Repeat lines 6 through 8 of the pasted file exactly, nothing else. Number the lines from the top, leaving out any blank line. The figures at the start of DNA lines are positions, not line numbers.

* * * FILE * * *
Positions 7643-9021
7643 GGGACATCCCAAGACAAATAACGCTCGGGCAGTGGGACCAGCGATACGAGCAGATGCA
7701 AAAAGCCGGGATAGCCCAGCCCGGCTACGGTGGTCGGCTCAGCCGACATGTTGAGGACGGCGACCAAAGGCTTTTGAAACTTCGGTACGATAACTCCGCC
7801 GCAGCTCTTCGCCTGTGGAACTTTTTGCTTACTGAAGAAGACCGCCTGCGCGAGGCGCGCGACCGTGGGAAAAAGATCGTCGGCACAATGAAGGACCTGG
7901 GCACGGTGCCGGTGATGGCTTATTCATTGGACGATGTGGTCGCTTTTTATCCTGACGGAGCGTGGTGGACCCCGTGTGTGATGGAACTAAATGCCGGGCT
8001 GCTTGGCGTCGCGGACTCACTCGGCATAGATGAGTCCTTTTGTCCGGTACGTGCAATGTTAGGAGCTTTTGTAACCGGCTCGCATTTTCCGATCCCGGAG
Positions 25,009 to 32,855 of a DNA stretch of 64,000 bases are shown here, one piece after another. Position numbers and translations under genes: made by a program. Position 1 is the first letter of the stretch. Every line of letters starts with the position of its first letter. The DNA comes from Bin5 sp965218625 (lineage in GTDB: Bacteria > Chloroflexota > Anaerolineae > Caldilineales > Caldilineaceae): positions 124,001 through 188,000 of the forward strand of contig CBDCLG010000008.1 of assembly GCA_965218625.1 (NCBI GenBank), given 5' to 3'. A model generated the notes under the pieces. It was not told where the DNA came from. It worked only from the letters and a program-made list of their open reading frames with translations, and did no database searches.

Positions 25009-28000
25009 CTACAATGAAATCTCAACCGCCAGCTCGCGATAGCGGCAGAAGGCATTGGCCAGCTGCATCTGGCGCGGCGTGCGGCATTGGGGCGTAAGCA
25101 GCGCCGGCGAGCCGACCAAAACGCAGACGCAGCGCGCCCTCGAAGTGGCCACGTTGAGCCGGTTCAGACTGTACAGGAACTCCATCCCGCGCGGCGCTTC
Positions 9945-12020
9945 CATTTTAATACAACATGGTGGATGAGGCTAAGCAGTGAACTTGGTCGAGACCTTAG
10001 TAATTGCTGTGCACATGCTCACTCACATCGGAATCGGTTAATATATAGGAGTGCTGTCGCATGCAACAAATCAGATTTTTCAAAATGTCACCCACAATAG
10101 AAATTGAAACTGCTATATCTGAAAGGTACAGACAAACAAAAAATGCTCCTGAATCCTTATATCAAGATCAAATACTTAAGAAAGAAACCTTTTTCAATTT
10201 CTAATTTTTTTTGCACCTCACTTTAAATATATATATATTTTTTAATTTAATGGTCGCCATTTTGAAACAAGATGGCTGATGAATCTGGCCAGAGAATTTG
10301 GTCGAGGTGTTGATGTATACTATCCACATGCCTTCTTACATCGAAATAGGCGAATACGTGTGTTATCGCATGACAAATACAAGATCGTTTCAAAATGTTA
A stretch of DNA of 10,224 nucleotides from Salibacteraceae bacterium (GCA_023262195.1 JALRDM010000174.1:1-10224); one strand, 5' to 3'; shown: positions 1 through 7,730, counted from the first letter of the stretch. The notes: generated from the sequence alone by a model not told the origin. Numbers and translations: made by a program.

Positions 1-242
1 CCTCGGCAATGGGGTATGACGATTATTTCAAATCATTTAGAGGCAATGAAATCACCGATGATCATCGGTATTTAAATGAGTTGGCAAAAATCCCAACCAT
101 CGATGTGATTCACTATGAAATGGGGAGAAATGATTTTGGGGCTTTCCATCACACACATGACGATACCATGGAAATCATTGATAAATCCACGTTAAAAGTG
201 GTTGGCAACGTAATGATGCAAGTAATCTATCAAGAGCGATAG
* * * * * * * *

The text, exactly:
8001 GCTTGGCGTCGCGGACTCACTCGGCATAGATGAGTCCTTTTGTCCGGTACGTGCAATGTTAGGAGCTTTTGTAACCGGCTCGCATTTTCCGATCCCGGAG
Positions 25,009 to 32,855 of a DNA stretch of 64,000 bases are shown here, one piece after another. Position numbers and translations under genes: made by a program. Position 1 is the first letter of the stretch. Every line of letters starts with the position of its first letter. The DNA comes from Bin5 sp965218625 (lineage in GTDB: Bacteria > Chloroflexota > Anaerolineae > Caldilineales > Caldilineaceae): positions 124,001 through 188,000 of the forward strand of contig CBDCLG010000008.1 of assembly GCA_965218625.1 (NCBI GenBank), given 5' to 3'. A model generated the notes under the pieces. It was not told where the DNA came from. It worked only from the letters and a program-made list of their open reading frames with translations, and did no database searches.

Positions 25009-28000